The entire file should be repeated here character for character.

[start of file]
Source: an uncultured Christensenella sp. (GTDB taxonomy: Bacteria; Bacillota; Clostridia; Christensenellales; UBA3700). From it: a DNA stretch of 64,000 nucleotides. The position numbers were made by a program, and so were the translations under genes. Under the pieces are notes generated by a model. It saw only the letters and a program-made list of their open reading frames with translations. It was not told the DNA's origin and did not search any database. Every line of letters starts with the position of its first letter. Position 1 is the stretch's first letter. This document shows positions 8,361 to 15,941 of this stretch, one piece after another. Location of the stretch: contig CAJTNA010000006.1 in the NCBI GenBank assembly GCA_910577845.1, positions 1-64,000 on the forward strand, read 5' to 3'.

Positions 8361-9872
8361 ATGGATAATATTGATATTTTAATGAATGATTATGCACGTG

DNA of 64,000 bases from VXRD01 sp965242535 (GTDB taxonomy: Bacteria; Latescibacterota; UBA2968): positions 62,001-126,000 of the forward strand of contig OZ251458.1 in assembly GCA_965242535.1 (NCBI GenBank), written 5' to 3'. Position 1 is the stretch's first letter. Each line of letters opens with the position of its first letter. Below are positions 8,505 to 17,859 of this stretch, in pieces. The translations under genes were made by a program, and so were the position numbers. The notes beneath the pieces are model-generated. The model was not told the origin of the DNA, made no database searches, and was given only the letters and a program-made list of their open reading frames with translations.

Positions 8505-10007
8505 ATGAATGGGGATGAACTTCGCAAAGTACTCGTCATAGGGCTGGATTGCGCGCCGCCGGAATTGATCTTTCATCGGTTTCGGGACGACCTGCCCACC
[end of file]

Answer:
Source: an uncultured Christensenella sp. (GTDB taxonomy: Bacteria; Bacillota; Clostridia; Christensenellales; UBA3700). From it: a DNA stretch of 64,000 nucleotides. The position numbers were made by a program, and so were the translations under genes. Under the pieces are notes generated by a model. It saw only the letters and a program-made list of their open reading frames with translations. It was not told the DNA's origin and did not search any database. Every line of letters starts with the position of its first letter. Position 1 is the stretch's first letter. This document shows positions 8,361 to 15,941 of this stretch, one piece after another. Location of the stretch: contig CAJTNA010000006.1 in the NCBI GenBank assembly GCA_910577845.1, positions 1-64,000 on the forward strand, read 5' to 3'.

Positions 8361-9872
8361 ATGGATAATATTGATATTTTAATGAATGATTATGCACGTG

DNA of 64,000 bases from VXRD01 sp965242535 (GTDB taxonomy: Bacteria; Latescibacterota; UBA2968): positions 62,001-126,000 of the forward strand of contig OZ251458.1 in assembly GCA_965242535.1 (NCBI GenBank), written 5' to 3'. Position 1 is the stretch's first letter. Each line of letters opens with the position of its first letter. Below are positions 8,505 to 17,859 of this stretch, in pieces. The translations under genes were made by a program, and so were the position numbers. The notes beneath the pieces are model-generated. The model was not told the origin of the DNA, made no database searches, and was given only the letters and a program-made list of their open reading frames with translations.

Positions 8505-10007
8505 ATGAATGGGGATGAACTTCGCAAAGTACTCGTCATAGGGCTGGATTGCGCGCCGCCGGAATTGATCTTTCATCGGTTTCGGGACGACCTGCCCACC